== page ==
Thought leaders’ views on the future of professional service firms and their clients
Professional services are a critical and fast-growing sector of the economy. It’s important for everyone, not just people in the industry, to think about their future and the forces that may influence them in the next decade.
To address this topic, Future Exploration Network and Beaton Capital recently ran the conference Clients and Firms of the Future: How to Compete, co-facilitated by Ross Dawson and George Beaton. The highly participatory event was an opportunity to learn from the foremost experts in the field. The main themes of the conference included the future of professional firms’ clients, the impact of digital technology on the industry, and future of business models and competition.
The high calibre of delegates and faculty lead to fantastic insights to arise from group discussions. They also prompted thought-provoking reflections after the event. Below is an overview of the top perspectives shared by thought leaders, which also generated the most discourse and interest at the conference.
Clients of the Future
Thought leaders present at the conference spoke about clients’ changing needs and offered their viewpoints on what trends will affect the delivery of professional services.
- Clients will increasingly use technology and automation to obtain the services and information they require
- Clients will demand faster and immediate results as well as price competitive firms
- Relationships will become more important and collaborative between clients and firms in physical spaces
- Porous boundaries between clients and firms will cause teams to be built with multiple services providers
- Clients will become more empowered because they will be more informed, leading the information asymmetry between firm and client to virtually disappear
- Clients will desire for pricing based on outcome and value rather than on hourly rates
- Alignment between client and firm will become more important in terms of values, relationships, price-risk sharing model, and business model
The Role of Digital Technology
Technological innovation was not only discussed as a possible threat to the professional services industry. Delegates also addressed the potential for it to reinvigorate ways of doing business.
- Every technological threat can also be seen as an opportunity to improve the quality of service provided to clients
- Digitization will result in increasingly commoditized services, pushing firms to become more specialized in areas that cannot be commoditized
- Clients will receive better outcomes as firms incorporate artificial intelligence and big data into their analytics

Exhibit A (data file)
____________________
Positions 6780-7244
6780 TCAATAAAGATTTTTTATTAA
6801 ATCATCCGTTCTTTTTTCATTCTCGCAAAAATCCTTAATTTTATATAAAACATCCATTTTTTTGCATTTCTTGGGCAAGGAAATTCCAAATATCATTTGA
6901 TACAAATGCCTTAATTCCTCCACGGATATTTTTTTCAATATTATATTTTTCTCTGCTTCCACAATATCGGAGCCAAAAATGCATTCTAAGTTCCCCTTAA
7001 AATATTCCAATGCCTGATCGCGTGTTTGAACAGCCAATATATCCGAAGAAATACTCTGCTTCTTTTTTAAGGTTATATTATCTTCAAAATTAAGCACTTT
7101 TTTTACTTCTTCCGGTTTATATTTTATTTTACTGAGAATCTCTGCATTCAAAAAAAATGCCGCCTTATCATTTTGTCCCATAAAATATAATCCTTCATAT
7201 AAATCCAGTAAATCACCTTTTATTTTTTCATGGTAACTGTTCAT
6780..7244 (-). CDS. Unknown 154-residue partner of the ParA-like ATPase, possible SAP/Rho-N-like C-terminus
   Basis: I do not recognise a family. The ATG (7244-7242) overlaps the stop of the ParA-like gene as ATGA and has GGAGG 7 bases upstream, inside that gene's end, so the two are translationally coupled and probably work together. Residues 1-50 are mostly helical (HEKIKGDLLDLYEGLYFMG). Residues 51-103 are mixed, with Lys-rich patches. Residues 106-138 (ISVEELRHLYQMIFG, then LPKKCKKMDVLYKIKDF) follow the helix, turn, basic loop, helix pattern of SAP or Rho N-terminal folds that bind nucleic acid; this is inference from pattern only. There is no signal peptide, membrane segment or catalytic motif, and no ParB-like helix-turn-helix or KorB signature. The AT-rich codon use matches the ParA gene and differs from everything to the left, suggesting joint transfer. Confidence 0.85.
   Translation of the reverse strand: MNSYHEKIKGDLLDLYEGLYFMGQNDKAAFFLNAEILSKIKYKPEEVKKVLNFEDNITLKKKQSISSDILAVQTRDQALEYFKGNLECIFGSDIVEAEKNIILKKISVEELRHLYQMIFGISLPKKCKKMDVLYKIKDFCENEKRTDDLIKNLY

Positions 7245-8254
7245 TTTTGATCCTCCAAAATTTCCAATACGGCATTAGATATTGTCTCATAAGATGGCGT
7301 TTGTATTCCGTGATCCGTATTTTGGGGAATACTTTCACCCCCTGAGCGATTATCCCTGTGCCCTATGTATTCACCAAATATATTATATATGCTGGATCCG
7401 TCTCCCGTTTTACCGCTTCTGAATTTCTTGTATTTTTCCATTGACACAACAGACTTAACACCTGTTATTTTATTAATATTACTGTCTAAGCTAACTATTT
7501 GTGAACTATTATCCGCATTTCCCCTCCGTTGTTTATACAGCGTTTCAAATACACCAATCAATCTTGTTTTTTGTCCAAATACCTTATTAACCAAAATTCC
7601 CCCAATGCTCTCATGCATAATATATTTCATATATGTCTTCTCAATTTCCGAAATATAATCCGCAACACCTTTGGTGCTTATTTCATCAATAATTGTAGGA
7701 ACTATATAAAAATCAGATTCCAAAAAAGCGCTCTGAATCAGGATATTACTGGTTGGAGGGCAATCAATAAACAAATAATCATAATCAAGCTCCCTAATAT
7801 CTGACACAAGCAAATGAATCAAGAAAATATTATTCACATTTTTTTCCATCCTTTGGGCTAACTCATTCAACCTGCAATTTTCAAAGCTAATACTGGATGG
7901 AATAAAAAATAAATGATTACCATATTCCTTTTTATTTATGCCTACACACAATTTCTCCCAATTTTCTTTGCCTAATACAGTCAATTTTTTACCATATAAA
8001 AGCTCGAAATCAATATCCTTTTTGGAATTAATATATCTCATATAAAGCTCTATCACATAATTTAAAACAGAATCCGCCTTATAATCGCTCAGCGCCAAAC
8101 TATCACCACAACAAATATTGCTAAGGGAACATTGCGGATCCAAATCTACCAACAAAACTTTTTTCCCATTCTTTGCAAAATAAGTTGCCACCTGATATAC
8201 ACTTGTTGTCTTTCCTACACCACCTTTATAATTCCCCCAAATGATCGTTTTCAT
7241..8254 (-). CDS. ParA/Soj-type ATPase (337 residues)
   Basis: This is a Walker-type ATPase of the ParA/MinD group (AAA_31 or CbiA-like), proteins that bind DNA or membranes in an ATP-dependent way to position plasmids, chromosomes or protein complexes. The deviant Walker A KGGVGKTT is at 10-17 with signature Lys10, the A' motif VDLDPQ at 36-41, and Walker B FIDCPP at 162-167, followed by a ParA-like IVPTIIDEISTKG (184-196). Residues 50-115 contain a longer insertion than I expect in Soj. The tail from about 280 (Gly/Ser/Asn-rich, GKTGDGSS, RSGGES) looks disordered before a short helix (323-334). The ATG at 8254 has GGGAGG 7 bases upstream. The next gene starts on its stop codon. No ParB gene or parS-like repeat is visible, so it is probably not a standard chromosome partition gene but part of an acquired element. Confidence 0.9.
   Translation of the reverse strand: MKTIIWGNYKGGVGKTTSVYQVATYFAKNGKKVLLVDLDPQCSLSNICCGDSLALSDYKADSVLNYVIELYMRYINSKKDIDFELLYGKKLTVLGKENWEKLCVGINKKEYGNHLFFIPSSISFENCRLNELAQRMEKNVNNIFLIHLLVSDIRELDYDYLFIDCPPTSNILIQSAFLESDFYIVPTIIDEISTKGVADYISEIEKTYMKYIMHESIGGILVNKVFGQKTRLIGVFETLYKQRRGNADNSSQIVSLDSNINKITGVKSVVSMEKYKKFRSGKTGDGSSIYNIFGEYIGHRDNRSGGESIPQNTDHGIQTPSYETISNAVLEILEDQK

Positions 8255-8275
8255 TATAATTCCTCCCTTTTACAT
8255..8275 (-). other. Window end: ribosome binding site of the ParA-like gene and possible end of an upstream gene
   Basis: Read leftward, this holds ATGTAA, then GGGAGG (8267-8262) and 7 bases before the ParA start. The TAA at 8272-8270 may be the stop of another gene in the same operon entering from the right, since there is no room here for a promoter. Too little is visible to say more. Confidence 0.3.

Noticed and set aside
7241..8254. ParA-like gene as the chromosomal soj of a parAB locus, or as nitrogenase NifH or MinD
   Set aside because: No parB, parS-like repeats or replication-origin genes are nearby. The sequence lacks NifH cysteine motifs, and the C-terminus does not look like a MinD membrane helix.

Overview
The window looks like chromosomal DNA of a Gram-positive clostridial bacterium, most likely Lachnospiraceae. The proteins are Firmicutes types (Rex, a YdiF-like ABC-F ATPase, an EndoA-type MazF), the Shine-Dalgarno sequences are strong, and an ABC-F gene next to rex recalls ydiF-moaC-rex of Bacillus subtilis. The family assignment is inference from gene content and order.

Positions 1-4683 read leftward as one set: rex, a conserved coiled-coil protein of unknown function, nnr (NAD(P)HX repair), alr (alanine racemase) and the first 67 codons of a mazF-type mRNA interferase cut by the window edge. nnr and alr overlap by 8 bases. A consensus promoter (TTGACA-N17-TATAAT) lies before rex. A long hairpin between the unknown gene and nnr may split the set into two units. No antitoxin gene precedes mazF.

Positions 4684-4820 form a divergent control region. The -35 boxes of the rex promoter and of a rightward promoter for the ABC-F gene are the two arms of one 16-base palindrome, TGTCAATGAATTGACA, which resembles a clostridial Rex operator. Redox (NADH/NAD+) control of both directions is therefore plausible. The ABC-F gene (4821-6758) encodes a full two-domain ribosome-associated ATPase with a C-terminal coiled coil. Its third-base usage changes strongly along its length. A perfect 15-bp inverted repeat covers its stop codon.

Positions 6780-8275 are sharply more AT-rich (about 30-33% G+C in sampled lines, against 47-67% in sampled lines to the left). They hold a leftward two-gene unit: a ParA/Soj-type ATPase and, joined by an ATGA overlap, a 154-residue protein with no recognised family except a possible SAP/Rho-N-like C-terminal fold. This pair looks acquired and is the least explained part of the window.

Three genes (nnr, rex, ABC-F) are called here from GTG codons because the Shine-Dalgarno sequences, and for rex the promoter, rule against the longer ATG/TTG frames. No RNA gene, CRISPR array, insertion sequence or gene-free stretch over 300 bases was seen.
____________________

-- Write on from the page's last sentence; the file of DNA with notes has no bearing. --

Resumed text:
- Access to real-time data will shift firms’ approaches from curative to preventative as potential problems are curbed before they can fester
- A booming digital marketplace will lead to the majority of professional services being sourced from online channels
- Telepresence and other forms of digital communication will bring in opportunities to connect with clients far away
Business Models of the Future
Future-proofing of business models was a key theme of the event. Senior leaders from professional service firms contributed their ideas on how to remain successful by focusing on how firms structure and govern themselves.
- Firms must get better at continuously improving their business models, which may require culture and mindset change to overcome legacy culture
- There’s a need to do less thinking and more doing when it comes to incorporating new technologies, and firms must overcome reluctance to fail and make more mistakes
- To remain competitive, firms will need to shift from time-based fees to fixed and outcome-based fees and adopt lean and agile business models
- Outsourcing processes will free up time for adding increased value to clients
- To successfully transform firms’ business models, they must throw out traditional structures to direct earning models and promote incentivized referrals
As a result of the success and strong interest garnered by the forum, Future Exploration Network and Beaton Capital will hold a second Clients and Firms of the Future: How to Compete conference in March 2016.
For further post-event coverage of this year’s conference, Beaton Capital has published a short video recap and article. Co-facilitator Ross Dawson has also shared his reflections, focusing on the critical domains of change driving the future of professional services.